The Liberal party sent the wrong Easter Message when it denied funding for summer students sponsored by faith-based organizations.
Churches and other faith-based organizations should not be forced to choose between staying true to their values and seeking grants for summer students to help them run programs — from summer camps, homeless shelters to soup kitchens. — that have nothing to do with so-called liberal party values.
In 2017, Trudeau’s Liberals provoked a huge backlash by adding an attestation clause to the application for federal summer student funding that essentially required any organization that wanted a grant to “bend the knee” to Liberal Party social values.
What this meant in practice was faith-based groups, like the Knights of Columbus, St. Vincent de Paul Society, or the Salvation Army, would not be eligible for federal funding to hire summer students as camp counsellors for underprivileged kids, or to make sandwiches for the homeless, or to help a battered woman move into her new apartment unless they signed away their faith in favour of an attestation to an ideological values test.
Among the non-profit groups denied summer job grants last year for not signing the attestation are a summer Bible camp in Alberta, an Ontario farm that provides vacations to poor urban families, a family-run irrigation business in Alberta, and a rural historical museum in Nova Scotia.
In December 2018, the Liberals claimed to have changed the eligibility criteria for the Canada Summer Jobs Program. While the 2019 application form did not ask about a group’s “core mandate” or what rights it respects, in practice faith-based organizations are still having their applications rejected.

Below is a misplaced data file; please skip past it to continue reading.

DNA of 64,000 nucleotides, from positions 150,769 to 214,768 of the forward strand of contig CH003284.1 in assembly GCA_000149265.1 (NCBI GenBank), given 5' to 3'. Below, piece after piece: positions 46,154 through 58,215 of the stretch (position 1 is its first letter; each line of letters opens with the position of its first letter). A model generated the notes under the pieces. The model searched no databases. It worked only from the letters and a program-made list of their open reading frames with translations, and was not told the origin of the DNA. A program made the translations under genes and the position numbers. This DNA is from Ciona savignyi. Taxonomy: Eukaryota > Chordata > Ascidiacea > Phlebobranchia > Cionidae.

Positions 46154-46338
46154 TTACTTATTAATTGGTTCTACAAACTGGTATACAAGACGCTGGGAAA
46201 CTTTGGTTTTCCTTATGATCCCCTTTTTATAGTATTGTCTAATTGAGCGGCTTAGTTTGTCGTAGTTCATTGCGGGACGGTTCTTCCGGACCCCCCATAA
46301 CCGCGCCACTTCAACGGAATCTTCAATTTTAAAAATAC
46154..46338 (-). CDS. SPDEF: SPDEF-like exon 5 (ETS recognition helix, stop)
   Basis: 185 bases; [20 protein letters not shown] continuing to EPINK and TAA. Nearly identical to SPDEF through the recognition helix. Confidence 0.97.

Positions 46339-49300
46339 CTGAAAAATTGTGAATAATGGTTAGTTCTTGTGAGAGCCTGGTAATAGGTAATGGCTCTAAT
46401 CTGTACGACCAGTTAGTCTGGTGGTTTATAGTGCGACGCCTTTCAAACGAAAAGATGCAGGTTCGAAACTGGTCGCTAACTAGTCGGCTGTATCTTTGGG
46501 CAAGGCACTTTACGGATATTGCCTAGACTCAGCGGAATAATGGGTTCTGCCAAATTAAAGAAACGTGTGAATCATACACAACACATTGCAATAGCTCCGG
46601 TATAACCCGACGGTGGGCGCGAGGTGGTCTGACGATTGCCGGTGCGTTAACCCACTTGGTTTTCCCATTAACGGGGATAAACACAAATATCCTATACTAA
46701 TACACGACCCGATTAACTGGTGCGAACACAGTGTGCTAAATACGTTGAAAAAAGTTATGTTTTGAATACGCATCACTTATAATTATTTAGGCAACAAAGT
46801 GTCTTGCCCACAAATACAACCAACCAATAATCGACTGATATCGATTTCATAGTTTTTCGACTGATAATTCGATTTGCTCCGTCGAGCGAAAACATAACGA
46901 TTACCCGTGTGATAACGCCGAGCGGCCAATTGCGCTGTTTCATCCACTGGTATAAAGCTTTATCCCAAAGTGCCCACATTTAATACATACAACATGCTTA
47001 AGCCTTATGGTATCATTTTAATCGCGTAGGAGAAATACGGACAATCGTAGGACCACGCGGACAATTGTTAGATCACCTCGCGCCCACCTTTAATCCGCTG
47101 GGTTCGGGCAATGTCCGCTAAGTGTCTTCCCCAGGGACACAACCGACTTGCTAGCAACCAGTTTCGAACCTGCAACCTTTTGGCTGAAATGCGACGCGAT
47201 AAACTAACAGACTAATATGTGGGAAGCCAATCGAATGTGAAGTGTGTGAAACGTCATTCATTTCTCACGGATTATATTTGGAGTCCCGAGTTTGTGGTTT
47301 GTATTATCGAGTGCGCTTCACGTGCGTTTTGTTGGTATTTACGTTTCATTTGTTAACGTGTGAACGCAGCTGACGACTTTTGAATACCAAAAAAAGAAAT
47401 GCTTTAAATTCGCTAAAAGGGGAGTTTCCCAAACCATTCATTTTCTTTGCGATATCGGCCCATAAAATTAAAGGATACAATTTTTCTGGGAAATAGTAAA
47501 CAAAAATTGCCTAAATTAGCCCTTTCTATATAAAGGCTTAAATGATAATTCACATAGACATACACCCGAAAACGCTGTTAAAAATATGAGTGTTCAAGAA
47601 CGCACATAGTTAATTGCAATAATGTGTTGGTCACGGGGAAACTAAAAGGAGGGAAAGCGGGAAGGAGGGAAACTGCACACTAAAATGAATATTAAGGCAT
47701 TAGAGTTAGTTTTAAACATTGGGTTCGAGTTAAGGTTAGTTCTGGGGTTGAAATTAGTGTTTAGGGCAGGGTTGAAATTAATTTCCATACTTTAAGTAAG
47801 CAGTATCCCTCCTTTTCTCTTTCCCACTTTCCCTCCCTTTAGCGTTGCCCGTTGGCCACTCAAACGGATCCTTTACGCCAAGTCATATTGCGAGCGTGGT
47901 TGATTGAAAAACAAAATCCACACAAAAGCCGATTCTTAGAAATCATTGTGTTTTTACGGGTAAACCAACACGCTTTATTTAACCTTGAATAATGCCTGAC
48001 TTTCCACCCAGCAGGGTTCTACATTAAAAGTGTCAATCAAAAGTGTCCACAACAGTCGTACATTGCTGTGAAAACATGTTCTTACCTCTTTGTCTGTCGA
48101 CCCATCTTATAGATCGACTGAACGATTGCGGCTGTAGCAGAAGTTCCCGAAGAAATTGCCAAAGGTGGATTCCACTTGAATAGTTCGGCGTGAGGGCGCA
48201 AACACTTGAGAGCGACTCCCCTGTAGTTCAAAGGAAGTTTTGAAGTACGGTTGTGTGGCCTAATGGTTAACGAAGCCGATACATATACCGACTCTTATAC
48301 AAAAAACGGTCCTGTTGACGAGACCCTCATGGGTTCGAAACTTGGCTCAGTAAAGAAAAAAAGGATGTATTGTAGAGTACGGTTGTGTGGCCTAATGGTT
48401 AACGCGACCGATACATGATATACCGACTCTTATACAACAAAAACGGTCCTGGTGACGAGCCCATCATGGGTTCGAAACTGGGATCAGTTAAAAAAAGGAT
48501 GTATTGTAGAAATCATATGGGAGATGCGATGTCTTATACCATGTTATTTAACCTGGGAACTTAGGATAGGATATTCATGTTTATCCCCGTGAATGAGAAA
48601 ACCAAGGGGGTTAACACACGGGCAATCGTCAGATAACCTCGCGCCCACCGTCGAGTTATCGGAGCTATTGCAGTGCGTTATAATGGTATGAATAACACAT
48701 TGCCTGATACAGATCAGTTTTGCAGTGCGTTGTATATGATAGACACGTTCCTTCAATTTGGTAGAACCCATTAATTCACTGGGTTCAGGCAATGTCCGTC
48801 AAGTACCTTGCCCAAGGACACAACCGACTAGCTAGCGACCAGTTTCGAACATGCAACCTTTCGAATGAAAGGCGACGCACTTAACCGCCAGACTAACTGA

Canada’s former Ambassador for Religious Freedoms Andrew Bennett, said the Trudeau government is displaying “totalitarian tendencies” by tying federal funding to deeply personal moral and religious beliefs. In fact, the liberal policy contradicts itself by appealing to both the Charter of Rights, (which guarantees freedom of conscience and religion) and insisting on rights which are not included.
If the government wants to foster a pluralistic society where diversity is truly respected, it has to uphold the fundamental freedoms of all Canadians, “even when those fundamental freedoms are exercised in a way that goes against what the government says it believes.”
Compelling belief is a “tendency that one can see in totalitarian societies,” Bennett said because if Trudeau links belief to specific values that define our country, “you’re saying person’s citizenship is not as valid, or you’re marginalizing them by saying, ‘you’re outside the tent’.”
After last year’s outcry against this discriminatory liberal policy, Canadians were promised it would be stopped. Another fake promise from a fake Prime Minister.